|Title||Reducing the carbon footprint of greenhouse grown crops : Re-designing LED-based production systems|
|Author(s)||Dieleman, J.A.; Visser, P.H.B. de; Vermeulen, P.C.M.|
|Source||Acta Horticulturae 1134 (2016). - ISSN 0567-7572 - p. 395 - 402.|
WUR GTB Teelt & Gewasfysiologie
Wageningen UR Greenhouse Horticulture
|Publication type||Refereed Article in a scientific journal|
|Keyword(s)||3D functional-structural plant model - Assimilation light - Electricity - Energy consumption - HPS - Light use efficiency - Tomato|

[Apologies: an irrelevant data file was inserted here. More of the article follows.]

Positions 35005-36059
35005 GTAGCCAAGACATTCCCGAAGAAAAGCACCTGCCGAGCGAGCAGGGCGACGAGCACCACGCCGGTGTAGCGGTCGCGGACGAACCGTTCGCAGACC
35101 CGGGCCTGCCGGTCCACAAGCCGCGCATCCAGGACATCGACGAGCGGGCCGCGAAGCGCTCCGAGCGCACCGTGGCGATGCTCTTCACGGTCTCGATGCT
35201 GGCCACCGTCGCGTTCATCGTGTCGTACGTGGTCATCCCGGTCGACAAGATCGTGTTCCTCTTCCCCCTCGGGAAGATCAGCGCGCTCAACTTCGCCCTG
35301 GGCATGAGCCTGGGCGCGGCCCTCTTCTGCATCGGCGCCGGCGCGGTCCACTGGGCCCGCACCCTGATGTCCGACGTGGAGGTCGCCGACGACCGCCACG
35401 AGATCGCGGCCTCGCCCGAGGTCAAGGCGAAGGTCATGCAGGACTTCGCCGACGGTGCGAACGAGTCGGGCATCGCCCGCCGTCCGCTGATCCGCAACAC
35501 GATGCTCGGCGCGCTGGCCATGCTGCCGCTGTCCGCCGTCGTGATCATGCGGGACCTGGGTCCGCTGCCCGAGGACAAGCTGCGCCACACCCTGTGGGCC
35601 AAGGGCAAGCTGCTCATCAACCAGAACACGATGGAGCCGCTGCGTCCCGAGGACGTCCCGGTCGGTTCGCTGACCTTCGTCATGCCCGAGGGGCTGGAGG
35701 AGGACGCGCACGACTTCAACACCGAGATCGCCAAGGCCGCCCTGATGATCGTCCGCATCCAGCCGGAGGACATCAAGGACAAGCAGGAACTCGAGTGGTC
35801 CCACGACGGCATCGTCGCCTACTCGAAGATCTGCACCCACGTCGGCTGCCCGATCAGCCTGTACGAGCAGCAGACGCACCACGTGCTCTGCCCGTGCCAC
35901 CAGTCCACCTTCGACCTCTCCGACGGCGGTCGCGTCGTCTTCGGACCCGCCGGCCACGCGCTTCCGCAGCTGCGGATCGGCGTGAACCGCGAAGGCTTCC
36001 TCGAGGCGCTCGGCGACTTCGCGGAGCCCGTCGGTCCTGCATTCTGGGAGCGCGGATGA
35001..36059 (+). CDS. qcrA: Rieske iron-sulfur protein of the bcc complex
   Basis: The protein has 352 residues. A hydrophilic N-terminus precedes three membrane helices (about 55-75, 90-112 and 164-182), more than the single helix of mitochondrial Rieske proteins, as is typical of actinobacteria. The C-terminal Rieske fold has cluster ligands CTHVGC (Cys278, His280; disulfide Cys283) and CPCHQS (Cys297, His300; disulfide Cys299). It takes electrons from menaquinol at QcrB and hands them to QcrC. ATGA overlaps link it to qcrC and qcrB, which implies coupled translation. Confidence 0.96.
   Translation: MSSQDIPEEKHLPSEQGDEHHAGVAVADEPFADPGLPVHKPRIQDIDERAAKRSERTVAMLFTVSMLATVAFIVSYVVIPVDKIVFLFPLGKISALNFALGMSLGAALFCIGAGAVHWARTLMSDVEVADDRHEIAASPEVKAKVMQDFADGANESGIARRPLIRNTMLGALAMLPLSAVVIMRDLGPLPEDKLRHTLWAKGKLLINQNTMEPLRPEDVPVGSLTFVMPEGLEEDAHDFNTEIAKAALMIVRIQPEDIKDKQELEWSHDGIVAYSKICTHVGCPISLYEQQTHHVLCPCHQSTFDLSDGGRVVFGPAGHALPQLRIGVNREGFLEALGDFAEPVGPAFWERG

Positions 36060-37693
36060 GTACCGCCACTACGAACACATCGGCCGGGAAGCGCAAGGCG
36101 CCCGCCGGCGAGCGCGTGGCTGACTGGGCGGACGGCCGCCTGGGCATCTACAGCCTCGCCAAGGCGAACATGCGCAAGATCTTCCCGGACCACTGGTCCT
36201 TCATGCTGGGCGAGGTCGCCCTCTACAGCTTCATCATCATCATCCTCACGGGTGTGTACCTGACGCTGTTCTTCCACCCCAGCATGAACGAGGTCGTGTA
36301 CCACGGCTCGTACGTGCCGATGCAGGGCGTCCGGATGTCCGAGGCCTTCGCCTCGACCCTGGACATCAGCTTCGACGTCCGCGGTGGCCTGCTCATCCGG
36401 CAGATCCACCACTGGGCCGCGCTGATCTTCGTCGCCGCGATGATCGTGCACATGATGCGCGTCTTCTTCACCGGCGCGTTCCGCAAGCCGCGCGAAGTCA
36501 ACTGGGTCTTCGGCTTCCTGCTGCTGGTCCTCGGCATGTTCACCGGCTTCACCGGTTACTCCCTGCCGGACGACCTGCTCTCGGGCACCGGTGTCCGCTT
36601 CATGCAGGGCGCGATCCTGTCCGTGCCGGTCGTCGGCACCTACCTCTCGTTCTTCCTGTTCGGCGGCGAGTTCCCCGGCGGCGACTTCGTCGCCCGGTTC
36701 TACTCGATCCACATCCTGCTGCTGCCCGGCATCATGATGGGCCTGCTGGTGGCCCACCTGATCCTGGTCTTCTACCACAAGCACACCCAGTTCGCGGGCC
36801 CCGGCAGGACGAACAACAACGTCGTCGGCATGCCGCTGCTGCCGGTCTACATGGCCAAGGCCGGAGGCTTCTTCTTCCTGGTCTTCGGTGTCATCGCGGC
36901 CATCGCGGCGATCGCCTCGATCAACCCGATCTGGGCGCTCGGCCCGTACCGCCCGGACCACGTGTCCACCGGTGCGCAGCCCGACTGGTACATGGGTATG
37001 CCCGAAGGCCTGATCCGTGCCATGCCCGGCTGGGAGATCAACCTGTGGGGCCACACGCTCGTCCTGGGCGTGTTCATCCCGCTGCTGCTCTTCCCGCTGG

To fulfill the market demand for year-round high-quality production, the use of assimilation light has increased over the last decades by 10% per year and continues to expand. The electrical consumption involved largely contributes to the high CO2 emission of greenhouse horticulture. Following the Kyoto protocol, the emission of greenhouse gases should be reduced. Light-emitting diodes (LEDs) can contribute to the reduction in carbon footprint by their high efficiency in converting electricity into light. Due to their low heat emission, LEDs can be positioned within the canopy, which allows the design of new, low-carbon production systems. Inter-canopy LED lighting is already commercially used on a small scale. This paper describes the steps taken to further optimize LED-based production systems. Since it is impossible to test all possible strategies of using LED lighting, a 3D functional-structural plant model was used to do scenario calculations to determine the light interception of the canopy and crop photosynthesis at different positions and orientations of the LEDs. Orienting inter-lighting LEDs 30° downwards positively affected the light interception by the crop, provided that there was sufficient leaf area below the LEDs to prevent light loss to the floor. Replacing the conventional high-pressure sodium (HPS) lamps by LED lamps (efficiency 2.3 μmol J-1) reduced the carbon footprint of a tomato crop by approximately 15%, due to a combination of the higher efficiency of LEDs and an increased use of thermal energy to maintain plant temperatures. These calculations were validated in a greenhouse trial, where the production and energy consumption of a HPS+LED hybrid system was compared to those of a LED top-lighting and LED inter-lighting combination. Plant development and production levels were comparable, whereas the electrical consumption in the LED+LED system was 37% lower than under HPS+LED lighting. Approximately half of the reduction in electricity was used for additional heat input to maintain plant development rate, which agreed well with the carbon footprint calculations. Work in the near future will focus on plant architecture and LEDs with altered light emission patterns, aiming to design new LEDbased production systems, which combine a high production level with a low-carbon footprint.